Mary Thorn, Agile Practice Lead at Vaco:

“Coaching at the Big Apple Agile was an enjoyable experience. The attendees were educated in their questions and ready to be coached. They came curious with open ears. They left with possible solutions to help them in their day to day execution.”

Aleksandr Kizhner, Experienced Agile Coach at TEKSystems:

“Big Apple Scrum Day is a groovy place to meet people who share your passions and interests. It is a place, where you can meet your influencing people and heroes, a place – to share your ideas, learn something new and help others with your knowledge and experience.  One interesting thing that I remarked about how it felt: much more about actual practitioners of agile practices, rather than theorists or consultants. This was reflected in the attendees that I was inspired to meet, and I thank them all for sharing their interesting stories with me.
What was coming that might be game-changing in agile adoption 2019?”

David Liebman, Agile Coach at Eliassen

This was the fifth year that I have participated in BASD’s coaching clinic among a group of outstanding and dedicated professionals.  It is always a pleasure and an honor to be part of this group.  

The individuals who came for coaching continue to demonstrate a passion for Agile and the issues and concerns that they brought during this year’s clinic dealt with everything from how to facilitate Scrum events to differences in implementing various Agile frameworks.  

The most notable trend in my coaching sessions was the focus on applying soft skills to foster greater collaboration among the teams, stakeholders and executive management. This was expressed as the need to understand and level set expectations at all levels. It seems that although the basics of Agile practices seem to be better understood over the years the successful implementation of Agile remains an issue where this disconnect in understanding a major cause.  

I believe that as we continue to attempt to be Agile we are at a point where difficult conversations need to be had to ensure that we agree on what success means and what we need to do to be successful.  I am confident that we will reach our goals.”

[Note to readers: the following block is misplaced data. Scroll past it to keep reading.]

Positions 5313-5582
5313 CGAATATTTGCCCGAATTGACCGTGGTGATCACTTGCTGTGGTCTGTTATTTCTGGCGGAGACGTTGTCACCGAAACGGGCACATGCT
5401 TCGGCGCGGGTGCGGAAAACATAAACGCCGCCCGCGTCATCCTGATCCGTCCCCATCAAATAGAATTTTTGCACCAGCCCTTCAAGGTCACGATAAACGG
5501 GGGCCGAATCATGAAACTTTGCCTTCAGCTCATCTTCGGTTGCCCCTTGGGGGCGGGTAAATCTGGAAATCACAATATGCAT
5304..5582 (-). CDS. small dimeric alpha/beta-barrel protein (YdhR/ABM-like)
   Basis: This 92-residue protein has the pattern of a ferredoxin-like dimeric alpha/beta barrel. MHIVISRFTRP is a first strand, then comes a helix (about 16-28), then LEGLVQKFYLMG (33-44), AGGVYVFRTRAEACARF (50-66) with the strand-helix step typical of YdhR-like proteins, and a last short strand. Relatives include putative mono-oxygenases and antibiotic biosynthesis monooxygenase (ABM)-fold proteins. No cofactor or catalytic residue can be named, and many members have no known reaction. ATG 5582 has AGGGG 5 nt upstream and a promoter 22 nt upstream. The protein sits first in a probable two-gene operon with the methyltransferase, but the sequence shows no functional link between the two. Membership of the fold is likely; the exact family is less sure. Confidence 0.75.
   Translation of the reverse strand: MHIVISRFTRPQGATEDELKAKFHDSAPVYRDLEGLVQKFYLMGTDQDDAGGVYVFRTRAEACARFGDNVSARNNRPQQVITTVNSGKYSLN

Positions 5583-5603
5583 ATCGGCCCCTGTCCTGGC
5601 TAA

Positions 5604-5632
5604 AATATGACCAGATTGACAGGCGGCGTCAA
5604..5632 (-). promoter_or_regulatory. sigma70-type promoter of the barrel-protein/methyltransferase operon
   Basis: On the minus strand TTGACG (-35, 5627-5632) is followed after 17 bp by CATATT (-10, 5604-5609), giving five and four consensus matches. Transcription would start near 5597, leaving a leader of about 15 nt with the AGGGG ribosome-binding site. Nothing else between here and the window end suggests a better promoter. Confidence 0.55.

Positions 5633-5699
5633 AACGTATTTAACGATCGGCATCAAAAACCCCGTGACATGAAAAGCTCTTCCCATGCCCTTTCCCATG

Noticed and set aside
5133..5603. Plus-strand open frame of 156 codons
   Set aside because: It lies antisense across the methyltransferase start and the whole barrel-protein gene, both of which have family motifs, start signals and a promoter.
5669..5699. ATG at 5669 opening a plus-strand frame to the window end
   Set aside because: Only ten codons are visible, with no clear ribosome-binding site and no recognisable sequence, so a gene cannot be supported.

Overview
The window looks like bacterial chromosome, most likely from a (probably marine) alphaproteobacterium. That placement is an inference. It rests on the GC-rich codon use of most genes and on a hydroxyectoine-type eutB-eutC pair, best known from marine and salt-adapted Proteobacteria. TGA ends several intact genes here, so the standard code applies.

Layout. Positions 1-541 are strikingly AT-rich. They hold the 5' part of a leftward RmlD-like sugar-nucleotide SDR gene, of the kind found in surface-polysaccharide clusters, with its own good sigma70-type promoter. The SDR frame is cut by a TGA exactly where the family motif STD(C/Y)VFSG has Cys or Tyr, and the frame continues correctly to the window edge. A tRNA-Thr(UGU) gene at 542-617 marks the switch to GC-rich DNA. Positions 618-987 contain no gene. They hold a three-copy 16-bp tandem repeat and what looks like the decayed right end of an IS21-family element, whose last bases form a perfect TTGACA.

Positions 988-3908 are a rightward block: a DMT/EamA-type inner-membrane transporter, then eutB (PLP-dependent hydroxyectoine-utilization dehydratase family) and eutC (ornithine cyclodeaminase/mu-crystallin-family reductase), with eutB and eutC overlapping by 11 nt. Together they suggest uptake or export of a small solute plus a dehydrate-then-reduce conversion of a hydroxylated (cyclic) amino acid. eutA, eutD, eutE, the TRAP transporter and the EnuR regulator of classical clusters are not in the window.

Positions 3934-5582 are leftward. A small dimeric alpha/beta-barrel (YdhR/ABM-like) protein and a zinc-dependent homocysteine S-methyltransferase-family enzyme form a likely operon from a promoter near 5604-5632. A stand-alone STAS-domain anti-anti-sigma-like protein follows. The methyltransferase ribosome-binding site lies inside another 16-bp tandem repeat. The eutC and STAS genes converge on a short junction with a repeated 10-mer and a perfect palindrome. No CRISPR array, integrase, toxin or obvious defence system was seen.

Kodak Moments:

HR-Related LeSS Experiments – Deciphered

Large Scale Scrum has a history of more than a decade. The first book about LeSS was published by C. Larman and B. Vodde (the co-creators of LeSS) in 2008.  There were two more books on LeSS, subsequently written in 2010 and 2016.  There is no surprise, why the collection of LeSS experiments from the field is so valuable: the authors have documented many (more than 600) experiments, based on their personal experience with LeSS adoptions, as well as feedback and information collected from other organizational design consultants, coaches and early adopters of LeSS, around the globe.
Today, references to LeSS Guides and Experiments can be found in various places on the internet and intranet of many companies that have decided to experiment with LeSS.
This writing is about a small sub-set of LeSS experiments that are specifically related to HR norms, policies and practices. They are all listed in the guide (referenced above), under the section “Organization” and it implies that they are directly related to organizational design – the first-order factor that is responsible for success of LeSS adoptions and agile transformations, at large.
Experiments with Performance Appraisals:
Avoid… Performance appraisals – p. 273 — There is a lot of research and evidence, supporting that individual performance evaluations and individual appraisals that are linked to monetary rewards, are not an effective way to make individuals to become more efficient and productive.  When a manager appraises an employee, usually only one opinion in the room that matters: a manager’s.  Feedback that is delivered once or twice a year is not timely and therefore is hardly actionable by an employee, thus useless, for the most part.  Neither an individual that delivers an appraisal, not an individual that receives it – like the process.  The process, is also pretty expensive, as it uses a lot of company’s resources: it involves lots of documentation, coordination and men-hours spent by many people, from first-line management to HR.
It is worth noting that there is an indirect relationship between conventional Budgeting process and conventional Performance Management process – both of which harmfully feeding off of one another. This is described in the book “Implementing beyond Budgeting: Unlocking the Performance Potential“, by Bjarte Bogsnes.  In his work, Bjarte refers to performance appraisals as “legal trail for a rainy day”.

Avoid… ScrumMasters do performance appraisals – p. 275” —Just like performance appraisals done by agile coaches could lead to serious dysfunctions (page. 130), performance appraisals done by ScrumMasters are extremely harmful.  Drafting ScrumMaster into this role will create a serious conflict of interest and will hinder ScrumMaster’s ability to influence natural growth and evolution of learning among team members. Impartiality and neutrality of ScrumMaster is highly important; becoming an appraiser – takes away this advantage.  Only by remaining neutral and non-authoritative (performance appraisal is exhibition of authority) will ScrumMaster be able to help a team to self-discover, self-improve, and become autonomous in their journey to success.